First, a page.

There is, the non-profit association says, a ‘major gap’ between what consumers want and what companies are doing to respect biodiversity.
The association’s recent surveys of more than 5,000 consumers in five countries indicate that the majority (79%) feel that “companies have a moral obligation” to have a positive impact on people and biodiversity in their sourcing of natural ingredients.
However, only 37% feel “confident that companies pay serious attention” to these issues.
The figures come from the UEBT’s newly published 2018 edition of the Biodiversity Barometer.
The report offers new insights as well as lessons from a decade of research on biodiversity awareness among over 60,000 consumers in sixteen countries, says the association. It can be accessed here.
Sourcing with respect
The Biodiversity Barometer report was unveiled at the recent Beauty of Sourcing with Respect Conference.
The conference is an annual event in Paris that brings together executives from global beauty brands, as well as company leaders from the natural pharmaceutical, specialty food, and personal care sectors, in addition to non-profit experts, policymakers and others.
Respondents in this year’s Biodiversity Barometer show a strong personal connection to biodiversity, says UEBT.
Indeed, 74% of those surveyed in the UEBT report agreed that it would “personally affect them” if biodiversity disappears.
They find biodiversity conservation important for their personal well-being and that of future generations: more than 80% of people in France, Germany and Brazil said that biodiversity is important to their quality of life.
According to UEBT, one positive finding from this year’s Biodiversity Barometer is that awareness and understanding of biodiversity is rising each year.
This year’s report suggests that biodiversity awareness is becoming more mainstream, beyond the well-educated and higher income brackets.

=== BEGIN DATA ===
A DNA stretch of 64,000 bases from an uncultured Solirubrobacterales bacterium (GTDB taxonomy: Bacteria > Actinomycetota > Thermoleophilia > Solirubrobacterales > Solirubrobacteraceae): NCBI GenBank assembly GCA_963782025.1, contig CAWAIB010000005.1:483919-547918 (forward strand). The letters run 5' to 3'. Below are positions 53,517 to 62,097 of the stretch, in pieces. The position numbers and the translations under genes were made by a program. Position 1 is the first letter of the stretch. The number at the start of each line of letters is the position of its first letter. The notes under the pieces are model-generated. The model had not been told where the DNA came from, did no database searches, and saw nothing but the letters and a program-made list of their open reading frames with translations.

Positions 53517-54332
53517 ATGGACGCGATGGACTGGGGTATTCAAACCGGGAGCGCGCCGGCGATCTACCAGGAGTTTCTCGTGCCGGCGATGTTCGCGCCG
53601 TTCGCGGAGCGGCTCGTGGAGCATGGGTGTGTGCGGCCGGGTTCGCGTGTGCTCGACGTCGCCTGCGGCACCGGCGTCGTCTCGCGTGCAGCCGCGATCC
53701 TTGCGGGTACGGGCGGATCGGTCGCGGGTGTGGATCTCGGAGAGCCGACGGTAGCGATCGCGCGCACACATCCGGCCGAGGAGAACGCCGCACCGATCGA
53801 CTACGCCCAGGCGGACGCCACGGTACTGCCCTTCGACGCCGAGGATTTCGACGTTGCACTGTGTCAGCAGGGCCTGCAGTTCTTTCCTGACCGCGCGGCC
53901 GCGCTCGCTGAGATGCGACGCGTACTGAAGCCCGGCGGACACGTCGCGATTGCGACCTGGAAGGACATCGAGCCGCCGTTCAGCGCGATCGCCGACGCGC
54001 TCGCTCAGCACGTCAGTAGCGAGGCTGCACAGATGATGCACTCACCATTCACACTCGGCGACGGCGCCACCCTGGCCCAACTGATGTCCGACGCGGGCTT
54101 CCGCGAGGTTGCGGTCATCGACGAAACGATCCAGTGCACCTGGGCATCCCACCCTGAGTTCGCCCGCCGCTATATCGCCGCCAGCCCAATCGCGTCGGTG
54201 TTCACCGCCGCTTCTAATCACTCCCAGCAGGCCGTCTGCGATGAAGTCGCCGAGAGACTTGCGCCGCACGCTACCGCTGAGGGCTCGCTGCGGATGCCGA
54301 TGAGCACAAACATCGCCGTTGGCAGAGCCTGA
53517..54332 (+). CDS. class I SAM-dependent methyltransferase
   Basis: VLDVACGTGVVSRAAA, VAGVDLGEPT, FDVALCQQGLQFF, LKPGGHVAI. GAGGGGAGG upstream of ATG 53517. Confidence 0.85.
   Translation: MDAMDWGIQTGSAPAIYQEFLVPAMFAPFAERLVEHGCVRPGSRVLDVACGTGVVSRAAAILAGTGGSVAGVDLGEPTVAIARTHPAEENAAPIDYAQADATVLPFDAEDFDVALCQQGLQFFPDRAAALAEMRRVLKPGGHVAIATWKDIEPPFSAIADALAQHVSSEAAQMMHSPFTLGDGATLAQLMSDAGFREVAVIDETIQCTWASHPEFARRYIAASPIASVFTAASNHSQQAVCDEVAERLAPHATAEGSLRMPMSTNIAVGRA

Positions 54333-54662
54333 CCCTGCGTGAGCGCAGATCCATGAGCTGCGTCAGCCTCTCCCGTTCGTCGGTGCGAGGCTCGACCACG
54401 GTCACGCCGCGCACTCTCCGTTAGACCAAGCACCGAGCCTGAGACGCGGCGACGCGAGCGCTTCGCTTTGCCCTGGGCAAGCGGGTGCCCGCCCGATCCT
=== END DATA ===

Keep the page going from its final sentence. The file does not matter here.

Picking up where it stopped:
Indeed, awareness among people in low income brackets grew 15% over the last 10 years.
In addition, young consumers aged 16 to 24 who were able to define biodiversity correctly, grew 20% points, compared to 10% points growth in awareness across all those surveyed.
“Growing awareness, along with a clear disparity between what consumers want from brands, and how few brands they can actually name that are ‘walking the talk,’ shows an incredible opportunity for business to take concrete action to position their brands as leaders in sourcing with respect for biodiversity and people,” said Rik Kutsch Lojenga, UEBT’s Executive Director and a leading global expert on ethical sourcing.
Dr Cristiana Paşca Palmer, Executive Secretary of the UN Convention on Biological Diversity, said: “It is promising to see that consumers want action from business.”
She explained: “This trend shows the opportunity for businesses to embrace biodiversity at the core of their business models.
“The Biodiversity Barometer shows we are heading in the right direction to reach the global target of making people aware of the values of biodiversity and the steps they can take to conserve and use it sustainably. However much more still needs to be done”.
Natura and The Body Shop
The only brand that currently stands out among consumers on respect for people and biodiversity remains Natura Cosmetics in Brazil: 62% of respondents mentioned Natura.
Its sister brand, The Body Shop, was mentioned most often in the UK, but still with only 33% recognition.
It must be noted that consumers might not be aware of the actions being taken to conserve and sustainably use biodiversity taken by other companies.
“This latest Biodiversity Barometer report is encouraging businesses to seize the opportunities offered by growing consumer awareness and contribute to a world in which people and biodiversity thrive,” said Dr Paşca Palmer.